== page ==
You can read the report and protect yourself by following these simple steps:Read the message carefully, and look for anything that isn’t quite right, such as tracking numbers, names, attachment names, sender, message subject and hyperlinks.If unsure, call the organisation on their official number, as it appears on their website and double check the details or confirm that the request is legitimate. Do not contact the phone number or email address contained in the message, as this most likely belongs to the scammer.Use sources such as the organisation’s mobile phone app, web site or social media page to verify the message. Often large organisations, like Australia Post, will have scam alert pages on their websites, with details of current known scams using their branding, to watch out for.If you’ve received one of these messages and you’ve clicked on the link, or you’re concerned your personal details have been compromised, contact your financial institution immediately. More informationIf you’ve suffered financial loss from cybercrime, report it to ReportCyber at www.cyber.gov.au/report.
Visit cyber.gov.au for advice to help businesses stay secure from cyber threats, whilst managing a remote workforce.
More advice and support is available on our Get help page.
For information on the COVID-19 pandemic, visit https://www.health.gov.au The information provided here is of a general nature. Everyone’s circumstances are different. If you require specific advice you should contact your local technical support provider. Feedback Thank you to those subscribers who have provided feedback to our Alerts and Newsletters. We are very interested in your feedback and where possible take on board your suggestions or requests.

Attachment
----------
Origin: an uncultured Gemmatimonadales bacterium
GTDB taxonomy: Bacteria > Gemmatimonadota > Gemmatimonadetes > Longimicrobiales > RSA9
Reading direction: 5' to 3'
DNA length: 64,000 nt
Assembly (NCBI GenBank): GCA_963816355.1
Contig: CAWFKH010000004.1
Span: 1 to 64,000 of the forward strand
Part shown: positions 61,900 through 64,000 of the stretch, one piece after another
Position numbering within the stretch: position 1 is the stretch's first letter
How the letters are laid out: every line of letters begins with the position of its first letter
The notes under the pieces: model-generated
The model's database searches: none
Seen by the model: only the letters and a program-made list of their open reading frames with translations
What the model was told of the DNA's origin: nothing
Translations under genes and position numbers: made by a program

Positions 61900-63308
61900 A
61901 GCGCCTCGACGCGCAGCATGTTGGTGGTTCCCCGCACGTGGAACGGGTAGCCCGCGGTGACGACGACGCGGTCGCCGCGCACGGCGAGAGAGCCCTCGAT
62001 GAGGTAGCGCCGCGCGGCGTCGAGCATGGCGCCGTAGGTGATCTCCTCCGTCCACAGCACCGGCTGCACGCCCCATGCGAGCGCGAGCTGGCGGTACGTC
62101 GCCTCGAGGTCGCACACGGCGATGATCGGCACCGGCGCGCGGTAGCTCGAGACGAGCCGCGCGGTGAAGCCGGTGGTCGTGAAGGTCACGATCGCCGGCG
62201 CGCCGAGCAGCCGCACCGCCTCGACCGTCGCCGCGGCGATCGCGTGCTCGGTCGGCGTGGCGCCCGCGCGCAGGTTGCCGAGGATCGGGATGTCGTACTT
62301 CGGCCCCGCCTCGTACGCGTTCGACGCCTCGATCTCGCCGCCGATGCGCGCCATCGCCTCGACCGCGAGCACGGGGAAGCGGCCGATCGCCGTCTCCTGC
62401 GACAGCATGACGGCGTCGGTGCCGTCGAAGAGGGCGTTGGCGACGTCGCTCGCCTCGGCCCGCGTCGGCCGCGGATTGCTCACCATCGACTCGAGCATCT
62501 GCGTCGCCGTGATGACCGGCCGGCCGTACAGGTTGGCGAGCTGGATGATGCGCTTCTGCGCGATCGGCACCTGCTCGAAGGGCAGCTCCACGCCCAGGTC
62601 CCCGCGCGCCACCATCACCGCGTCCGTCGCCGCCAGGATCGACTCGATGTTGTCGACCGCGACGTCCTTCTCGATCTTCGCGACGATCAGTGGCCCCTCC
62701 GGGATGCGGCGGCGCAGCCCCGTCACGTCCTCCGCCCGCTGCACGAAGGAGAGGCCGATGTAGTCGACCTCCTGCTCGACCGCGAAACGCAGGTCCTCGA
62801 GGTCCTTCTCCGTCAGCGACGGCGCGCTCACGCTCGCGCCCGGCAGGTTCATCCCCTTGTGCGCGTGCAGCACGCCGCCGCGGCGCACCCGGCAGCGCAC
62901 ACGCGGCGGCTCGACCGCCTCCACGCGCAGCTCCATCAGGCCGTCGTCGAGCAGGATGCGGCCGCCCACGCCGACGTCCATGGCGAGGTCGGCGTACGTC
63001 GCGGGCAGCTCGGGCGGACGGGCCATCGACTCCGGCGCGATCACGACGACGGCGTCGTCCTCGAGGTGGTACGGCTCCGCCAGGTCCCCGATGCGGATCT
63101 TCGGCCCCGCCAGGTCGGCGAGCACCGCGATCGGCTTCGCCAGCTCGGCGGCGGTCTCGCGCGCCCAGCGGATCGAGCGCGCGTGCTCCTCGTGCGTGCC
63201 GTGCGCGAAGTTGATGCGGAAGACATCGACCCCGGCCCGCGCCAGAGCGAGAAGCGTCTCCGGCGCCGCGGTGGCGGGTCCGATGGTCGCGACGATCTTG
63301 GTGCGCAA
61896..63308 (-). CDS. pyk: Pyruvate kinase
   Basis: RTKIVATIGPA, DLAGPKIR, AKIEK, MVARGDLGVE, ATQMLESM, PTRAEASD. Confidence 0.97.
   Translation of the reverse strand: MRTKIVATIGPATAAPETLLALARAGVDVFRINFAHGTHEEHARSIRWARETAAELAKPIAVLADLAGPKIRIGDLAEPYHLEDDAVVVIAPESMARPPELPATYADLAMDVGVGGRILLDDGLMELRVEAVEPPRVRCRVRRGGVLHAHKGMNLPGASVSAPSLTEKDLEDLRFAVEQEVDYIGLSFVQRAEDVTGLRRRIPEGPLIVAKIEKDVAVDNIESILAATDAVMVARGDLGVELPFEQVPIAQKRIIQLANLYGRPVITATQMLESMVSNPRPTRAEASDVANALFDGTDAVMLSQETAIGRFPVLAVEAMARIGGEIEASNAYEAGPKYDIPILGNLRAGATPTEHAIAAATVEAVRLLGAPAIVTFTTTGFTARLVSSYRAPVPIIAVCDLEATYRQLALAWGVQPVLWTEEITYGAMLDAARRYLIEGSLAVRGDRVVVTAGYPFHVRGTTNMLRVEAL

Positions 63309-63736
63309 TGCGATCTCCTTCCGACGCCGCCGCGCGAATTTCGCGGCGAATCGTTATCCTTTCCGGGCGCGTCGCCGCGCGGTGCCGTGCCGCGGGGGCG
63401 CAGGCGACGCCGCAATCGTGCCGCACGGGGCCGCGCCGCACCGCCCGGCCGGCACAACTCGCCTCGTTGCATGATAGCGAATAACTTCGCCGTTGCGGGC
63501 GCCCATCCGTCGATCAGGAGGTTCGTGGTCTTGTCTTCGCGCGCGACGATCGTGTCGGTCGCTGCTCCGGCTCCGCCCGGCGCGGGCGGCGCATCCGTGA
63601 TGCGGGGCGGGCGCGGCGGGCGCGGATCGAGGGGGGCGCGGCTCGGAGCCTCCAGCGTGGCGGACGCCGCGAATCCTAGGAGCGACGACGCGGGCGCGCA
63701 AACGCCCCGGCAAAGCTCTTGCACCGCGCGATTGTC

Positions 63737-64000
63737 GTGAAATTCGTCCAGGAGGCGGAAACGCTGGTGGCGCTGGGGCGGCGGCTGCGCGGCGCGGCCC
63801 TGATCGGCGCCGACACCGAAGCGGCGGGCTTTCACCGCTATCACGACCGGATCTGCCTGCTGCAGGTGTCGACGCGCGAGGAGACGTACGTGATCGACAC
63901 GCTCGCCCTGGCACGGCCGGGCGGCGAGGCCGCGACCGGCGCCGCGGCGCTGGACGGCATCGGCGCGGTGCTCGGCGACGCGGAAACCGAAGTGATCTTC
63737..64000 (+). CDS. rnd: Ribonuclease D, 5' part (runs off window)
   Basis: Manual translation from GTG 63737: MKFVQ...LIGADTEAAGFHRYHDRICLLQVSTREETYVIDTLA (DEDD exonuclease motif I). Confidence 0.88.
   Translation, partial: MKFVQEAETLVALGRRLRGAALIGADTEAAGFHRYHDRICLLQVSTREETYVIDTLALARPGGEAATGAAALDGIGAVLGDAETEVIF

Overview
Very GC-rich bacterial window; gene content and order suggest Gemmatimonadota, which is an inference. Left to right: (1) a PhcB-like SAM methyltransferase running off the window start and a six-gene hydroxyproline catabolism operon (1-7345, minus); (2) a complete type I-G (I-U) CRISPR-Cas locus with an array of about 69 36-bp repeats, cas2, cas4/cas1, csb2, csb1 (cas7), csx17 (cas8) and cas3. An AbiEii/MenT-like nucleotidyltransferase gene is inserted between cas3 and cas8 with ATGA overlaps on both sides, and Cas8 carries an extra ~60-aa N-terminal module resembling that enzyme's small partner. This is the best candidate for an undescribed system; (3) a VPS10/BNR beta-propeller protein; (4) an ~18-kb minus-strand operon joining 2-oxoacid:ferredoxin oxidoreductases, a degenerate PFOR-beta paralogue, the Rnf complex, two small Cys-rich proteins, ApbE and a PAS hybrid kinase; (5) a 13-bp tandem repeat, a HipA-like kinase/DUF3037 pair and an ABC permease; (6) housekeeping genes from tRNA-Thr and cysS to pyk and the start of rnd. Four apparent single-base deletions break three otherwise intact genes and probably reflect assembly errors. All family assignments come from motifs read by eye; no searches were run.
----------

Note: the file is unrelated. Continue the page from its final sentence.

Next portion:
Disclaimer This information has been prepared by the ACSC. It was accurate and up to date at the time of publishing. This information is general information only and is intended for use by private individuals and small to medium sized businesses. If you are concerned about a specific cyber security issue you should seek professional advice. The Commonwealth and all other persons associated with this advisory accept no liability for any damage, loss or expense incurred as a result of the provision of this information, whether by way of negligence or otherwise. Nothing in this information (including the listing of a person or organisation or links to other web sites) should be taken as an endorsement of a particular product or service. Please note that third party views or recommendations included in this information do not reflect the views of the Commonwealth, or indicate its commitment to a particular course of action. The Commonwealth also cannot verify the accuracy of any third party material included in this information.
May 21st, 2019 Posted by GobbillUncategorized
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After $1 million was siphoned off their company’s accounts and their bookkeeper charged with 250 counts of fraud, a Brisbane couple wants banks to be more accountable for electronic fund transfer (EFT) fraud.
Their bookkeeper has been charged with 250 counts of fraud and fraud-related offences in relation to the missing money, and accused of using electronic funds transfer fraud.
“We thought that our money was safe, we thought our lives were safe — but it’s destroyed us,” Ms Saggers said.